Is There Money In Digital Shorts? Zygote – a Case Study

Is There Money In Digital Shorts? Zygote - a Case Study

Sci-Fi Director Neill Blomkamp (District 9, Elysium, Chappie) has released a new short film called Zygote under the banner of Oats Studios. It stars Dakota Fanning, runs 22 minutes, it’s free – oh, and it’s great, too.  Do films like Zygote mark a turning point for digitally-distributed shorts? I certainly hope so. 


Dakota Fanning in Zygote. Credit: Oats Studios

Short films are tricky to monetize. The runtime makes them less than ideal for distribution, so that leads most to the festival route. The short film festival circuit often serves more as a stepping stone to longer-form content or a platform from which to experiment technically and creatively, as opposed to a destination in itself for filmmakers. Others use shorts as a proof of concept for both the creative and technical components of their stories, as in: “Please give me all your money to develop my short into a feature,” AND/OR “You can trust me to get this competently made,”  AND/OR “People like this story; just check out the number of likes.”

Yet, it should not be counted out that shorts are more than just a stepping stone. They are absolutely an art in themselves… an art that is painfully saturated. But you SWEAR you’re the grain and not the chaff, so what’s the path for you?

Like writers, most filmmakers have distances. Some can sprint and run cross-country, but if we’re honest, we all usually have one event in which we are prime to medal. In the past, if you were a filmmaker whose sweet spot was in shorts, you really only had a few options to exploit your talents and make a living: commercials, music videos, and maybe – if you were lucky – you got in early with sites like BuzzFeed or The Onion before web parody became the competitive marketplace it is today. The path to monetization was (and is) a narrow one, and you had to be willing to throw elbows to make your way there.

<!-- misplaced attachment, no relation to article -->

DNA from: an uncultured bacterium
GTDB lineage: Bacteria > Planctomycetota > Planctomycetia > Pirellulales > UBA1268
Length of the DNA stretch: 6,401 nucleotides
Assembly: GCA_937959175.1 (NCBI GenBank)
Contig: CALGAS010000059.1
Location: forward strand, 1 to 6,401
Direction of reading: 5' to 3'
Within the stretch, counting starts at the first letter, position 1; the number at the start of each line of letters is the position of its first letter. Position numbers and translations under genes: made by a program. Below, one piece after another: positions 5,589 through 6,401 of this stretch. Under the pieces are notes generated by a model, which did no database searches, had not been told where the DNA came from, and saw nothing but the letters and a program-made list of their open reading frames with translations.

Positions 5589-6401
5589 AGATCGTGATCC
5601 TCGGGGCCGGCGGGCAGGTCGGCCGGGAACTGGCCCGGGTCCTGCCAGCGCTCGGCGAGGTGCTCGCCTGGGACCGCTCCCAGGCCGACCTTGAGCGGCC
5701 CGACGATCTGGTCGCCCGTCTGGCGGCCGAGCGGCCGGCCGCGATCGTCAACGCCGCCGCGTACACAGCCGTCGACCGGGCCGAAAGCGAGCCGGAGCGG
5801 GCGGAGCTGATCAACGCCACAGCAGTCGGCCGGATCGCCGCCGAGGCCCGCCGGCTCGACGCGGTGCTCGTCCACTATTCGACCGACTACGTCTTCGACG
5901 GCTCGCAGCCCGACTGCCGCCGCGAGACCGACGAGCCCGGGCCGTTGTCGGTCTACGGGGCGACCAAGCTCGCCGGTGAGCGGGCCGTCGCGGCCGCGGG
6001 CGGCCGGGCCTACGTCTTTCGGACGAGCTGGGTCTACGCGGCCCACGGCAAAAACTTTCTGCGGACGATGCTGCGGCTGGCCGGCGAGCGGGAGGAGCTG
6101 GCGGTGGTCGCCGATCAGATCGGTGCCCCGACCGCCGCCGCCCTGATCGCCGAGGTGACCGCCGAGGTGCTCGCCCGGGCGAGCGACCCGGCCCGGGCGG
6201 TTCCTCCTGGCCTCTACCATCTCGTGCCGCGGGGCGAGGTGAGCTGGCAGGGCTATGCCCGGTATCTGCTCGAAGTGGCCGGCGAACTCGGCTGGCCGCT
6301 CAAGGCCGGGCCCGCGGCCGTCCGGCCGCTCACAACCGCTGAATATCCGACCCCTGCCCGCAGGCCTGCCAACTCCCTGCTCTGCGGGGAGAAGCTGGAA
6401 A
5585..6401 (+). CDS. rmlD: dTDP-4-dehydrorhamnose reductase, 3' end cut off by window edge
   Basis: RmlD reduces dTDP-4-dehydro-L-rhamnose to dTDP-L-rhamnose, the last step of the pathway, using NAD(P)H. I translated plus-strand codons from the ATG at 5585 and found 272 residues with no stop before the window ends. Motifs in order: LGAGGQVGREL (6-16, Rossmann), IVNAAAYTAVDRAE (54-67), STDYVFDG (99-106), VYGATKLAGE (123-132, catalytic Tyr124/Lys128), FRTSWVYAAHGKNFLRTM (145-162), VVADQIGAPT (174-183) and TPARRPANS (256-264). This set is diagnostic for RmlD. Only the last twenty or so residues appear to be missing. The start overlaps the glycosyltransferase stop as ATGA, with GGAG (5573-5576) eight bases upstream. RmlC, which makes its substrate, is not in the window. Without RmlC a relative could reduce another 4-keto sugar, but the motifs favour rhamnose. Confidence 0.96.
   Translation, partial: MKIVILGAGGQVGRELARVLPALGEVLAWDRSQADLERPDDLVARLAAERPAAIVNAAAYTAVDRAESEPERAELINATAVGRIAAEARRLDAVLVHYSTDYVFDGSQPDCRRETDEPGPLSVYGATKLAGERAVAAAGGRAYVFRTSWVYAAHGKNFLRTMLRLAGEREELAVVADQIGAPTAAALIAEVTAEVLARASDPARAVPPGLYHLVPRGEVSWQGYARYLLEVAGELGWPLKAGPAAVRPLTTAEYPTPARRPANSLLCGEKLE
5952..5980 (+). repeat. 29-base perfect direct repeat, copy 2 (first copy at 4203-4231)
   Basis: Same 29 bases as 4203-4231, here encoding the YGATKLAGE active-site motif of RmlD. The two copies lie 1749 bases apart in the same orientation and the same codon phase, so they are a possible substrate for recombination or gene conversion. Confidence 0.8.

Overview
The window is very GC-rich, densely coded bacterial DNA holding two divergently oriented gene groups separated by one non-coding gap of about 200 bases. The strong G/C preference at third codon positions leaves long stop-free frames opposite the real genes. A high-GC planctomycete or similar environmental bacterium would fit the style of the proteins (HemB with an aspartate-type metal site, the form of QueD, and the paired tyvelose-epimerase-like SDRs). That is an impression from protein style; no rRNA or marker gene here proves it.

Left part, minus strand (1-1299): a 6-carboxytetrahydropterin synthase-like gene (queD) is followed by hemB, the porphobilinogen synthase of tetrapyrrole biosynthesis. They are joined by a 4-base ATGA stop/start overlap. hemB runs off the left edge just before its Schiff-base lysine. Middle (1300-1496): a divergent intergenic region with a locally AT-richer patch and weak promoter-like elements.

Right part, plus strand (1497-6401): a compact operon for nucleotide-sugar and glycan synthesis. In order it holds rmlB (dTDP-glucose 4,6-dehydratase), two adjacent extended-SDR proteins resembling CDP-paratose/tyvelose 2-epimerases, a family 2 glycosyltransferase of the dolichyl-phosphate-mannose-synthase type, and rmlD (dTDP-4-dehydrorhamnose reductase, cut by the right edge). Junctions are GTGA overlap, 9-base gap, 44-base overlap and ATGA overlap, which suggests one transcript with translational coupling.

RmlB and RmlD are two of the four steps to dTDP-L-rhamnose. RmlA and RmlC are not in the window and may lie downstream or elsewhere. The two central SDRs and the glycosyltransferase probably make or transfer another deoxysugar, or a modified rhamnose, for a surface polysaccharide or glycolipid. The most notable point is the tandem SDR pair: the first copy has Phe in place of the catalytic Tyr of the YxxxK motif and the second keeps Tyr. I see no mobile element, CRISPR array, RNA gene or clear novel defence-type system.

That said, could we be coming to a point where that path is actually widening? Is there a place for your short out there in the webosphere where you aren’t rocking back and forth eating a Hot Pocket and praying for 4-digit viewership? If that place exists, how does one get there and how does one pay for it? Can shorts find a budget point where filmmakers can make a living on clicks alone? Let’s dig a little deeper to see if an upgrade in handheld cuisine is in your future.

Look at Zygote creator Oats Studios’ YouTube channel which, as of publishing time, has 240,000 subscribers and total channel views of just over 10 million. A modest estimate from “YouTube Money Calculators” estimate earnings on 10 million views at somewhere in the realm of $35,000 total. This isn’t enough money to cover a short film with a crew of over 50 as was the case of Zygote, and much less an FX makeup department that looks like the one below:

Makeup Department on Zygote according to IMDB. Image Credit: